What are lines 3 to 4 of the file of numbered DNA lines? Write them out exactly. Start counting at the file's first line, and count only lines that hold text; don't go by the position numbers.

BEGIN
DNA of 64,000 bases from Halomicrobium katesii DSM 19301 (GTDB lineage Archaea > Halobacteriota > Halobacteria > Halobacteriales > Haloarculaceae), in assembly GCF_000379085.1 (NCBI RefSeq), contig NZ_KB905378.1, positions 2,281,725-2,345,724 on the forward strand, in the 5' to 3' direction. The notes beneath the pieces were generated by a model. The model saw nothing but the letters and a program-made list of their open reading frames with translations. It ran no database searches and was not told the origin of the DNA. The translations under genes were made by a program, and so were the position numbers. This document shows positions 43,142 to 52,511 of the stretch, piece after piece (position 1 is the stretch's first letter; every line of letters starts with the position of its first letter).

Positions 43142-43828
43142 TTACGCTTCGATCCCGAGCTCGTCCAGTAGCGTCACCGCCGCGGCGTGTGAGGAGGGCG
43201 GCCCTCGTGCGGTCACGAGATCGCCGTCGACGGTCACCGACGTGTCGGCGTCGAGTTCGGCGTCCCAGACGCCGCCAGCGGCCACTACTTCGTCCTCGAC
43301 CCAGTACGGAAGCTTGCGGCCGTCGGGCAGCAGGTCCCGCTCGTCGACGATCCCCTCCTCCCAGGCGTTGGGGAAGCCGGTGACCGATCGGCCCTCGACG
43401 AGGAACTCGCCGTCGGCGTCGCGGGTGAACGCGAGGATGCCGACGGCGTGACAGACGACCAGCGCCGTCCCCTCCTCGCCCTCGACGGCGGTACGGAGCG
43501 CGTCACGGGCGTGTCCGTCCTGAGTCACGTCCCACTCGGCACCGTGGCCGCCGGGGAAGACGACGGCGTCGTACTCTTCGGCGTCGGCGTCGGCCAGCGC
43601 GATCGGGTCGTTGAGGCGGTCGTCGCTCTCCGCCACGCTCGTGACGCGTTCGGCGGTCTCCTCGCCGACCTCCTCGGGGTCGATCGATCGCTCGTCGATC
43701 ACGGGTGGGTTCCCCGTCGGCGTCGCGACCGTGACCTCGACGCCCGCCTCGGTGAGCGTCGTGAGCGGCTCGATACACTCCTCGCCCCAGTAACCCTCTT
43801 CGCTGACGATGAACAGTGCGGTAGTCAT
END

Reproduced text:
43142 TTACGCTTCGATCCCGAGCTCGTCCAGTAGCGTCACCGCCGCGGCGTGTGAGGAGGGCG
43201 GCCCTCGTGCGGTCACGAGATCGCCGTCGACGGTCACCGACGTGTCGGCGTCGAGTTCGGCGTCCCAGACGCCGCCAGCGGCCACTACTTCGTCCTCGAC